wheat in Maine

wheat production is coming back in Maine.

importing m3u playlists into iTunes

I haven't found a way to import m3u playlists into iTunes and have them come through in the correct order. This afternoon I wrote an AppleScript to do it for me. AppleScript makes me crazy--a PDF manual? "natural language"? seriously?

Anyway, this script:

  1. takes a .m3u playlist file that contains relative paths to the music in the playlist--generally, the playlist file will be in the same directory as the music--creates a playlist in iTunes, imports the tracks, and adds them to the new playlist.
  2. may be used by
    • drag-and-dropping m3u files on the script from the Finder
    • double clicking the script and then choosing a file
    • or putting this script in your "~/Library/iTunes/Scripts" folder (create it if it doesn't exist) and accessing it via iTunes' scripts menu.
  3. may be edited by you--open it with the Script Editor application that comes with Mac OS X (in /Applications/AppleScript)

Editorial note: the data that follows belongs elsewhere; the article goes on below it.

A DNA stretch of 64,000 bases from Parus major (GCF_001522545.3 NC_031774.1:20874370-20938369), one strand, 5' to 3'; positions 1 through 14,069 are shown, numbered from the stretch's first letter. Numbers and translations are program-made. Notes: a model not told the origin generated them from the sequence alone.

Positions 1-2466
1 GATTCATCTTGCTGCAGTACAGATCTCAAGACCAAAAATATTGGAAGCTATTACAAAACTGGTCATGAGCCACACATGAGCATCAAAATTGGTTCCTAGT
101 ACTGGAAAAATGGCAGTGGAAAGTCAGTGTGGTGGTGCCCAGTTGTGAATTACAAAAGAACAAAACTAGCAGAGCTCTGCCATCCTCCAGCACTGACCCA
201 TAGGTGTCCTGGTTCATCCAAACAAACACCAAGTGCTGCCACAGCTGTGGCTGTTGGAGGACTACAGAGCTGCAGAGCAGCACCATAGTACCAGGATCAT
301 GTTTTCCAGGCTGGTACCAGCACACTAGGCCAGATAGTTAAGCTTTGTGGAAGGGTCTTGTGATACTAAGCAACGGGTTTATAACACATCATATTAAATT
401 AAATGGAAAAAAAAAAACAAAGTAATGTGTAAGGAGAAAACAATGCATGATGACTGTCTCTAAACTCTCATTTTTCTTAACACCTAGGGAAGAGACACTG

4. This script is provided without warranty! It is not necessarily well-implemented!

download: Import m3u Playlist into

Remind me to use something else the next time I feel compelled to do any application scripting.

house full of teacups

hanging lights made from teacups. via boingboing.

fixing bikes

bicycle how-to videos. via kb.

measure: how hard is it to misuse?

Eads pointed me to this ordered list of ways programming interfaces can suck.

homemade "plastic"

make plastic from milk. via nick and make.

retro terminal

GLTerminal: term that emulates screen curvature. hilarious.

growing sprouts

Jen recently inspired me to try to grow sprouts.

drupalcon presentation

In March two of my coworkers and I gave a presentation at DrupalCon Boston 2008; The video is (or will soon be) online at the Internet Archive: DrupalCon Boston 2008 - Drupal as a GIS/Mapping Platform.

word: halophyte

A salt-tolerant plant. New Zealand Spinach is a halophyte.

word: Hegelian

An 18th century philosopher named Hegel had the idea that you can evolve an idea into an absolute, perfect idea. You do this by taking a thesis and it's antithesis and finding another thesis that addresses both... rinse and repeat. This idea is called the "Hegelian Dialectic"; a diagram may be somewhat helpful.

Hegel also had other ideas... wikipedia, lazybones.

tiny laptops

Subnotebook roundup at Boing Boing Gadgets. Like the boingboing editors, I'm drooling over the MSI Wind.

rhubarb season

rhubarb crisp. I've read recipes with half the sugar.